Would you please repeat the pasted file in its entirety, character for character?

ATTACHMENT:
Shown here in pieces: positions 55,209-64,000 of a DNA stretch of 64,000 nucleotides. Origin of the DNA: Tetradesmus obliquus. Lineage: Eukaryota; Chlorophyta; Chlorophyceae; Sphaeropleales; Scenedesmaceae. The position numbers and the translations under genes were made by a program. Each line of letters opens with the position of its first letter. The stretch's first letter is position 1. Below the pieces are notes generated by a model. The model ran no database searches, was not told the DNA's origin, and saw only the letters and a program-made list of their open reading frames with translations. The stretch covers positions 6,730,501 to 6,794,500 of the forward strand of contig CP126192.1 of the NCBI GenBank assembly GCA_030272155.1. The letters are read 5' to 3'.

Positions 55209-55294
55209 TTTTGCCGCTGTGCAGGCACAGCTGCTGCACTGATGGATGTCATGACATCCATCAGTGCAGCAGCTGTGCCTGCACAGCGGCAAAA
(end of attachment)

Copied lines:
Shown here in pieces: positions 55,209-64,000 of a DNA stretch of 64,000 nucleotides. Origin of the DNA: Tetradesmus obliquus. Lineage: Eukaryota; Chlorophyta; Chlorophyceae; Sphaeropleales; Scenedesmaceae. The position numbers and the translations under genes were made by a program. Each line of letters opens with the position of its first letter. The stretch's first letter is position 1. Below the pieces are notes generated by a model. The model ran no database searches, was not told the DNA's origin, and saw only the letters and a program-made list of their open reading frames with translations. The stretch covers positions 6,730,501 to 6,794,500 of the forward strand of contig CP126192.1 of the NCBI GenBank assembly GCA_030272155.1. The letters are read 5' to 3'.

Positions 55209-55294
55209 TTTTGCCGCTGTGCAGGCACAGCTGCTGCACTGATGGATGTCATGACATCCATCAGTGCAGCAGCTGTGCCTGCACAGCGGCAAAA